The state of Minnesota is characterized by its freezing winters and proximity to the Great Lakes. It is also known for its hospitable and friendly people, which is reflected in their local and community-operated small business banks. As a small business owner in the upper midwest, you’ll find that many of the best small business banks are primarily focused on serving regional communities.
With so many small banking options in Minnesota, it can be challenging sometimes to decide which bank is right for your business. Whether you’re a budding entrepreneur or an experienced business owner, finding the right business bank has the potential to strengthen your business operations and generally make life easier.
In this guide, we cover the best small business banks in Minnesota and outline a few things to keep in mind as you search for a bank that’s suited to your business.
The following list of banks is a combination of larger, national banks, smaller community banks and credit unions, and one alternative online bank. If none of these banks fit your exact business banking needs, several other banks offer strong business bank accounts.
Financial Security Bank has been around since 1884. With over 136 years of banking experience, Financial Security is one of the leading SBA Lenders in Minnesota, and they also provide comprehensive business banking services and accounts.
Financial Security has three business checking accounts. Their free small business checking account is for small businesses that don’t have high transactions, and is for the most part free–there are no monthly fees or minimum balance fees. The only payment you have to make is a $100 minimum deposit to open an account. Financial Security Bank also has digital banking options such as mobile and online banking, which comes at no cost.
If you aren’t looking for local small business banking options in Minnesota and just need a bank that offers reliable, quality banking services, Chase Bank should be on your list for top business banks in Minnesota. Chase’s entry-level business checking account, Chase Business Complete Checking, charges a $15 monthly maintenance fee; but as long as you maintain at least a $2,000 balance, they’ll waive it. And unlike other options on our list, you can receive a $500 sign-up bonus for opening an account.
If you already have a Chase bank account, it might be worth looking into opening a business bank account with them for convenience. A nice feature that Chase offers is the ability to do immediate money transfers between your personal and business bank accounts, which could come in handy down the line.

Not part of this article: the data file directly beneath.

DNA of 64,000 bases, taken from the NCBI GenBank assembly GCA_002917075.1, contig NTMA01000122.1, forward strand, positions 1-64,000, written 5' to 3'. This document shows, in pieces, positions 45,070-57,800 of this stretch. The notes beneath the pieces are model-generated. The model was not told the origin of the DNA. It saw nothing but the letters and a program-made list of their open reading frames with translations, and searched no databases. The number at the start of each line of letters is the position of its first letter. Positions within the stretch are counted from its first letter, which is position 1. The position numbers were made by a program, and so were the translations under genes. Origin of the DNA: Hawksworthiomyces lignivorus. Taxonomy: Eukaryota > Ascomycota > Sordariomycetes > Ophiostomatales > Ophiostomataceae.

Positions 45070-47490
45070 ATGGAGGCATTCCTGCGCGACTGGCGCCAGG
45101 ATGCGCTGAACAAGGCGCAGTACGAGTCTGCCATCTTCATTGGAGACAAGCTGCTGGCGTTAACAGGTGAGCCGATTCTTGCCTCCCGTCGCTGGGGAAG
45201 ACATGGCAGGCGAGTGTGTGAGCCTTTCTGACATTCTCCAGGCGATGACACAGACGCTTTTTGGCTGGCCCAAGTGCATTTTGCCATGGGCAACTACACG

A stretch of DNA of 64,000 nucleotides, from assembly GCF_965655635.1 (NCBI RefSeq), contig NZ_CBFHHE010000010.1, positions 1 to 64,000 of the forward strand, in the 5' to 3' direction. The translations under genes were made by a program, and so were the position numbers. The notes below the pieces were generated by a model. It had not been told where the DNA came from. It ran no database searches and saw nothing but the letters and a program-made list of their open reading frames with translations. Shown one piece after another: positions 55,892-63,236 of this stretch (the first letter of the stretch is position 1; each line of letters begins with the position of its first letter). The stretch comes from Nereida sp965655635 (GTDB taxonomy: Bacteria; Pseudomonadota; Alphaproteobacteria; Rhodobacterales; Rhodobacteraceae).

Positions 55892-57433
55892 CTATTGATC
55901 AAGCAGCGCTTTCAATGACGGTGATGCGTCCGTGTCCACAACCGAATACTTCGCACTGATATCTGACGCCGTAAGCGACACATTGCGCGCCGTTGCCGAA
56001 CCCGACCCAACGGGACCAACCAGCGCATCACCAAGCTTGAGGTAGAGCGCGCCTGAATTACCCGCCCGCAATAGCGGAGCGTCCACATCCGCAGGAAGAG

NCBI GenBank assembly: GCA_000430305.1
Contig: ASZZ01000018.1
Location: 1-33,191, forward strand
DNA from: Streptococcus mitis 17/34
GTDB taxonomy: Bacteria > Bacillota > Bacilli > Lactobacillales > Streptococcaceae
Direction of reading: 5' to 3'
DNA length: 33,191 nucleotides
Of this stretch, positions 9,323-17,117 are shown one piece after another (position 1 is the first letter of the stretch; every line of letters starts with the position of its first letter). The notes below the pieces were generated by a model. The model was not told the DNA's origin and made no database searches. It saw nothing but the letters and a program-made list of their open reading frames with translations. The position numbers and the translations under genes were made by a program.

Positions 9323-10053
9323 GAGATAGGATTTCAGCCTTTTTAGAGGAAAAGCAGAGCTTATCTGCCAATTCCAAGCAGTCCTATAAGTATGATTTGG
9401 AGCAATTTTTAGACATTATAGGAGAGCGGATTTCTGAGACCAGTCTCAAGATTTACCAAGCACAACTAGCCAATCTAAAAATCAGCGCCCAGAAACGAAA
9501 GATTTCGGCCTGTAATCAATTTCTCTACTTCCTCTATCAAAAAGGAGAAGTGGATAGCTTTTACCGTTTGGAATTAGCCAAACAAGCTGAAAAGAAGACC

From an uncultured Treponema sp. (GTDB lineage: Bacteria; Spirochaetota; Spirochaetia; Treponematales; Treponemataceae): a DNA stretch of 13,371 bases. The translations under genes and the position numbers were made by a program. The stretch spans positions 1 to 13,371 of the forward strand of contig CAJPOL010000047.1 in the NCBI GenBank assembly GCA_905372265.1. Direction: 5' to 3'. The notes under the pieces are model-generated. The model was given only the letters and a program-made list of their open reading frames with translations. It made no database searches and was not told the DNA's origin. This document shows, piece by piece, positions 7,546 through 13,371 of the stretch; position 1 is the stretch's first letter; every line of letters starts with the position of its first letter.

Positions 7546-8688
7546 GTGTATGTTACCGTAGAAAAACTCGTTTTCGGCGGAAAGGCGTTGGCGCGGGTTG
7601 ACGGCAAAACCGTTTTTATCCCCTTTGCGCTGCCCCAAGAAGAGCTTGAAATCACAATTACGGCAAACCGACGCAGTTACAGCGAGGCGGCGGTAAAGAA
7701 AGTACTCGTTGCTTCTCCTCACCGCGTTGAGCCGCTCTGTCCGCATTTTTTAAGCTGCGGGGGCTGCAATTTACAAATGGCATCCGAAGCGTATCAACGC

Citizens Bank Minnesota is a smaller bank with only five branches, but it is entirely community-owned. Community banks typically serve customers in a small area, and they tend to be more customer-focused than most other banks.
In terms of business accounts, Citizens Bank Minnesota offers four checking accounts. The first level, basic business checking, is one of the few business bank accounts on the market with no monthly, maintenance, or minimum balance fees. You also can get free access to online and mobile banking as well as free e-statements.
If you are looking for an interest-bearing account, Citizens Bank also has an interest-bearing checking account called WooHoo! Business. With this particular checking account, you can earn between 0.05% APY and 0.50% APY depending on your balance.
If banks aren’t your thing, you might want to consider a credit union. SPIRE Credit Union is a top business credit union in Minnesota with over 90,000 members and 20 branch locations. SPIRE offers four types of business checking accounts with small businesses and non-profits in mind.
Their most basic business checking account has no minimum balance or minimum deposit fees. There is a $10 monthly service fee, but that can be easily waived as long as you use paperless e-statements and use your complimentary Visa debit card. With SPIRE, you can access over 30,000 ATMs and make deposits and withdrawals without paying a single fee.
SPIRE also offers a business savings account that earns 0.03% APY if you have a minimum balance between $100 and $1,999.99, and 0.050% APY if you have a minimum balance of at least $2,000 or more.